August 8, 2011 started like any other normal day for us. I had my last prenatal exam that morning and had a list of things to get done in the next 2 days before our scheduled c-section on August 10. The pregnancy had gone perfectly. I had a low lying placenta, very close to being placenta previa, thus the reason for a scheduled c-section but Miss K was considered perfect and healthy.
My 2 year old son and I arrived home sometime around
3pm, I put him down for a nap and then tried to lay down and catch some
sleep myself. I got about an hour nap in when I felt my water break.
I called my Doctor's office and he told me to get to the hospital, I
live 30 minutes away from our hospital of choice and with my low
placenta he wasn't willing to risk me waiting to see what happened
We arrived at the hospital and got checked in and to a room all around about 7:30pm.
nurse left the room to call my Doctor, she had only been gone a few
minutes when Miss K got the hiccups and then the heart beat on the
monitor changed and sounded really wrong to us. My husband ran to get a
nurse but was met at the door by her returning to tell us she had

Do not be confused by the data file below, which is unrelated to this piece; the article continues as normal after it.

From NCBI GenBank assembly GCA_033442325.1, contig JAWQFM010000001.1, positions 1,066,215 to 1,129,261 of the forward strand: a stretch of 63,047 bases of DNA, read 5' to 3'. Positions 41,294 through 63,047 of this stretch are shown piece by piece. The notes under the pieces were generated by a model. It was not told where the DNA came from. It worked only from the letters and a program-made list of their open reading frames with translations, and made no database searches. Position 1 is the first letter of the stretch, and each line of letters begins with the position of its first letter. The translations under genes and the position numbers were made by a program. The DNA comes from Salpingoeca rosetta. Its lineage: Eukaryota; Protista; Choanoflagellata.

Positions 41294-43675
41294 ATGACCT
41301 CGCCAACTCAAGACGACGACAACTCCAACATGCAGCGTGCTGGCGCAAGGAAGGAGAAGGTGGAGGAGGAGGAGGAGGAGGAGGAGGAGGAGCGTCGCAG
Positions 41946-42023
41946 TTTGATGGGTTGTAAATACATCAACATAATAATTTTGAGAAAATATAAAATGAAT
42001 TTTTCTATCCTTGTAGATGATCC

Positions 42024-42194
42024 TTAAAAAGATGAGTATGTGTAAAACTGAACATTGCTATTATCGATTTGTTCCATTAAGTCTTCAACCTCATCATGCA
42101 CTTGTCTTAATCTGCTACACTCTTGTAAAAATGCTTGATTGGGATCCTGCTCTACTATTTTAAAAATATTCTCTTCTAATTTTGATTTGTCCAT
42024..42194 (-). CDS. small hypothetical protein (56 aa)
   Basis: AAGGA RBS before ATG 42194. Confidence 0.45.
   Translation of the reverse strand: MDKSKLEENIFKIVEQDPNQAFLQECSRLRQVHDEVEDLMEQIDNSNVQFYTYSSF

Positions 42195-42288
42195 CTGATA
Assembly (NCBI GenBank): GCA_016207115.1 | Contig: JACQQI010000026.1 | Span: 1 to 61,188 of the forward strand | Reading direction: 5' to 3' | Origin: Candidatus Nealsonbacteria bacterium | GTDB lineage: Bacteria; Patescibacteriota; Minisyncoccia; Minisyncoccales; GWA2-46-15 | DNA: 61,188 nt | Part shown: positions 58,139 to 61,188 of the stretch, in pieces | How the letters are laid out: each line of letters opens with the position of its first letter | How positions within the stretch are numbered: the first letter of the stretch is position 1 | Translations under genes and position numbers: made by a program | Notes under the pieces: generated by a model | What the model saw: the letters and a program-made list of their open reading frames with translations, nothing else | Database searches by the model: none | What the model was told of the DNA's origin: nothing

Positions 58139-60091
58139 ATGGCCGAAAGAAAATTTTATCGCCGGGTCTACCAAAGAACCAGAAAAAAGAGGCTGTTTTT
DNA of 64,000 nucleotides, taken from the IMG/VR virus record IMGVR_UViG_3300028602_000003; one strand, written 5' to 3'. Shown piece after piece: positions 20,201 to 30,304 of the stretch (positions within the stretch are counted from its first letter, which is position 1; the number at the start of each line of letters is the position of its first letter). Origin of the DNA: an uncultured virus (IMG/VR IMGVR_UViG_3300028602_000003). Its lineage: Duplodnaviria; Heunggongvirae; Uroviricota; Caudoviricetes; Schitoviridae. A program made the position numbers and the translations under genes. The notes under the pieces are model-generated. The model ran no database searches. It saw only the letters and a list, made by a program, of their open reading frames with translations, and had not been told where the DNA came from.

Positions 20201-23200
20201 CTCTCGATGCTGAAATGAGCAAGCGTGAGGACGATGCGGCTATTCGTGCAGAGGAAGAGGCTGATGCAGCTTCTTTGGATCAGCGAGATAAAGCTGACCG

spoken to my Doctor, she immediately noticed the difference in the
heart beat as well and grabbed a second nurse to help her figure things
out. They were sure the monitor was broken, it was showing Miss K's
heart rate as 120's but by the sounds of it that could not be correct.
The nurses then decided to try counting out the beats themselves, they
were unable to as the beats were too fast, they came to the conclusion
that the heart rate was at least double what the monitor was showing
them so they ran for the on call Obstetrician who came into my room
with his hand held doppler, we waited anxiously hoping his doppler
would read a normal heart rate but were sorely disappointed by a very
fast heart rate yet again. He immediately asked where my Doctor was,
when he was told they had called him 3 times already and he was on his
way the on call OB told them to prep me for surgery and to prep the OR
for an emergency c-section and to call NICU and get a team ready. Of
course hearing NICU team panicked me quite a bit.
By 8:00pm I
was in the OR getting a spinal block and praying my own Doctor would
make it before they started surgery. As soon as the on call OB got
ready to cut my Doctor rushed into the room scrubbed and ready to go
and at about that same time Miss K's heart rate slowed to a normal
120's. They cut fast, they had her out within about 5 minutes. She
didn't cry for a whole minute, I waited and when she finally did cry
out I cried as well, tears of relief.
My husband left my side to
follow Miss K and make sure she was OK. He came back a few minutes
later holding her, I kissed her cheek and told her I loved her and then
he whisked her away with practically no explanation.
Once I was
in recovery my husband was able to show me pictures of our sweet baby